|Chief Executive Hillary Clinton?
December 26, 2007 -- Would you agree have as your surgeon the wife of your doctor, who, other than the marital relationship which allowed her to frequently observe her husband at work, has zero academic training in the subject, and has never served a day as a medical intern?
What kind of job is the presidency? Itís the same kind of job as being a general in the military. The same classification as being a state governor or even a city mayor. All of these are "executive" positions. Being a senator or a representative is not an executive position. Itís a legislative job. They are very different kinds of work.
Can you name the executive post Hillary Clinton has held?
You might say, well, executives donít have to all come from the public sector. There are some executive jobs in the private sector which call for someone to manage great sums of money and large numbers of people in giant private corporate bureaucracies.
Agreed. Now, what is the name of the giant corporation that Hillary Clinton has managed?
It's a matter of odds
We bring this up totally aside from the matter of views on policy: Liberal vs. Conservative ideas, and all that. Why? It has to do with the laws of chance. We freely admit that it is possible to choose the CEO of the Ford Motor Company by lottery, and get a wonderful chief executive in the process. It is even mathematically possible to pick your surgeon that way. By pure luck you could get somebody who without a whit of college or on-the-job experience could cut you open and fix your problem perfectly.
We wouldnít do it that way in any of these cases because if one has a choice in the matter, one doesnít normally trust important things to pure chance. The odds of having a successful surgery, for example, obviously improve when the doctor is a trained and experienced professional. The same is true for corporate executives and presidents of these United States.
It is fairly clear that in the past, the American people have adopted that principle, as well. The proof? In the history of this nation, the number of non-executives who have been elected to the top executive job on Earth can be counted on the fingers of one hand, with fingers left over.
Read this for an in-depth review of that point: How To Pick the Next President of the U.S.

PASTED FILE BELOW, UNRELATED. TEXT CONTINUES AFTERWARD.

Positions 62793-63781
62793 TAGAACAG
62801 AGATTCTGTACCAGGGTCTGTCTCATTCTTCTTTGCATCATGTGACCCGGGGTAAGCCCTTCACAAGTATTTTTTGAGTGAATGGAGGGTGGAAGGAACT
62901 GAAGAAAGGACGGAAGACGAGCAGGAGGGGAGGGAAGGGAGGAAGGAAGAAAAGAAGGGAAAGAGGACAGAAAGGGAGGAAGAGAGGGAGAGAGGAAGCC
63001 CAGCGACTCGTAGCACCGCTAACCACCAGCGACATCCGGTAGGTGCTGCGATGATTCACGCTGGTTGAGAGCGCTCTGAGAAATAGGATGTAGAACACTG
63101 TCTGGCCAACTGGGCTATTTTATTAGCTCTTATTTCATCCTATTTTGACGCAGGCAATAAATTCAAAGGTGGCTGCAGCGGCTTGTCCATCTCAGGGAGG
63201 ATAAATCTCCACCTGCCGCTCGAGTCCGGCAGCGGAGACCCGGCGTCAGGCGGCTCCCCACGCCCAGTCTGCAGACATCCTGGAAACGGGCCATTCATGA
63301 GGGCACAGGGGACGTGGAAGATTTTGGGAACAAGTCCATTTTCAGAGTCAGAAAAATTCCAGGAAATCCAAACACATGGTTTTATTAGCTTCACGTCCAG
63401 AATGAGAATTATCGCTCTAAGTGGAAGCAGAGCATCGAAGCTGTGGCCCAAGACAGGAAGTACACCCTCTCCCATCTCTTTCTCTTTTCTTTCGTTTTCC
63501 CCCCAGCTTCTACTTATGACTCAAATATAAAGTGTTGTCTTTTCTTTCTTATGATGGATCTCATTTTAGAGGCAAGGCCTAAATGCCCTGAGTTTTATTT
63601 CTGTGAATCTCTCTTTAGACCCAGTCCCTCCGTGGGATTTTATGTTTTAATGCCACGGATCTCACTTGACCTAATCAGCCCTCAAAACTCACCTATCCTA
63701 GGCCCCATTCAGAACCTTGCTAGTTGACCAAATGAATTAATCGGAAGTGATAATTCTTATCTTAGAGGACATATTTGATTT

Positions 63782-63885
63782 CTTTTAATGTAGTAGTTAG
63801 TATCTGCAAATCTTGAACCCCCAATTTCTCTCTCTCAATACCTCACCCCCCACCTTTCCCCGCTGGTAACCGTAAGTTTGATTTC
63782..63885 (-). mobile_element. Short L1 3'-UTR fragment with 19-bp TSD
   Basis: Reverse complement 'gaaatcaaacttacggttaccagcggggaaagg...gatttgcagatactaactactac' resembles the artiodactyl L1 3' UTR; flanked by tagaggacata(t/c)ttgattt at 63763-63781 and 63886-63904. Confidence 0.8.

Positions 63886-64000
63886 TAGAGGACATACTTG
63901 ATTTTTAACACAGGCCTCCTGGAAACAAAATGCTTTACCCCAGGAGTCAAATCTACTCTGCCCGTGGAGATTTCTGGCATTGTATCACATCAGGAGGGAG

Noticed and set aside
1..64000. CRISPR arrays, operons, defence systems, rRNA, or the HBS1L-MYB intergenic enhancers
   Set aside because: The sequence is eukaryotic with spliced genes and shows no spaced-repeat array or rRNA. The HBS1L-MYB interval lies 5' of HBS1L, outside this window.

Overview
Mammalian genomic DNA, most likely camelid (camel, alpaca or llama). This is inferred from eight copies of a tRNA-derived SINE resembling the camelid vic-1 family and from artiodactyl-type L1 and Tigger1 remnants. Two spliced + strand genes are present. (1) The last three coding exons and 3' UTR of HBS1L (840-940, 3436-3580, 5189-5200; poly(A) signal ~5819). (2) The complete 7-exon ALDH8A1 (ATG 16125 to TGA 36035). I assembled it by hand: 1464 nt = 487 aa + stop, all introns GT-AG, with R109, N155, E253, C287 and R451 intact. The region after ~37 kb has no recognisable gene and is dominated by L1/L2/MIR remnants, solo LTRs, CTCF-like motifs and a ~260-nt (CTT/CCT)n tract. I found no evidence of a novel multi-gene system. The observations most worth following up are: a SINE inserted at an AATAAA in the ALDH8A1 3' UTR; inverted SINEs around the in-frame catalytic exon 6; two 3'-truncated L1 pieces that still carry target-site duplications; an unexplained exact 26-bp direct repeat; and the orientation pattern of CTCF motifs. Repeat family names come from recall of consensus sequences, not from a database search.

Who's on which side and why
Although this is the primary season and not the general election weíre going through, these days, the big media outlets keep printing national polls which show Hillaryís "national electability" numbers. Knowing their present titanic bias in her favor -- which may transfer to somebody else in a primary or two -- we view this sort of thing as a Clintion campaign aid. An attempt to lionize her, and shift attention away from her beliefs -- which are wildly Left -- and her total lack of job-related experience. This biased news coverage should be required to carry a campaign disclamer with each such story.
(Odd exception:: The Drudge Report headline about a recent story in the New York Times: Hillary 'Experience' Unclear... This piece is so balanced that it reminds one of a tightrope walker. Is this newspaper, for decades a flaming left rag, reacting to volumes of valid criticism from this nation's alternative media, or are they suffering the same circulation losses that are happening to so many other major U.S. newspapers, and attributing the reader decline to their political slant? Is this a sign that the day is coming when the Oregonian will also have to face reality and cease being nothing but a flack for the Oregon Left?)
Because of Hillary's obvious experiental shortfall, we laughed out loud when, in December, Oregonís chief executive, Ted Kulongoski, endorsed her candidacy. It was understandible from the standpoint of governmental theory. Kulongoski is a Leftist, too. But from a professional point of view? Either he doesnít know that his own job is quite different from a legislative one, or simply wants a socialist type of national government so badly that he doesnít care what happens to America as a result of having a chief executive who doesnít know anything about managing any enterprise larger than your local supermarket -- assuming that she, not others, made the key decisions in her U.S. Senate seat race in New York state.
This essay isnít a partisan one, since we donít care much for Oregonís Republican office holders, as a rule, either. Oregon Republicans are often RINOs (Republican In Name Only. The photo is a hotlink to a RINO web page) This type of pubbie is, in our opinion, dishonest. If they vote like Harry Reid (Senate D-Nev) and Nancy Pelosi (House of Representatives D-Ca), then they should run for office registered like the other liberal Democrats.
In the end, though, because of the facts in the how-to-pick-the-winner link up above, we kind of hope Hillary does get her partyís nomination to run for the presidency. The only other federal senator in living memory (or in your grandfather's memory) to do that and win was John F. Kennedy. Other than that, you have to go way, way back in this nation's history to find an election that didn't choose a former executive for the job.
Just because she is a senator, the only chance she would have -- aside from massive voter fraud in the election -- would be if the Republicans also nominate a candidate from the legislative side of things.
If that's what the pubbies do, God only knows what will happen.
© 2008 Oregon Magazine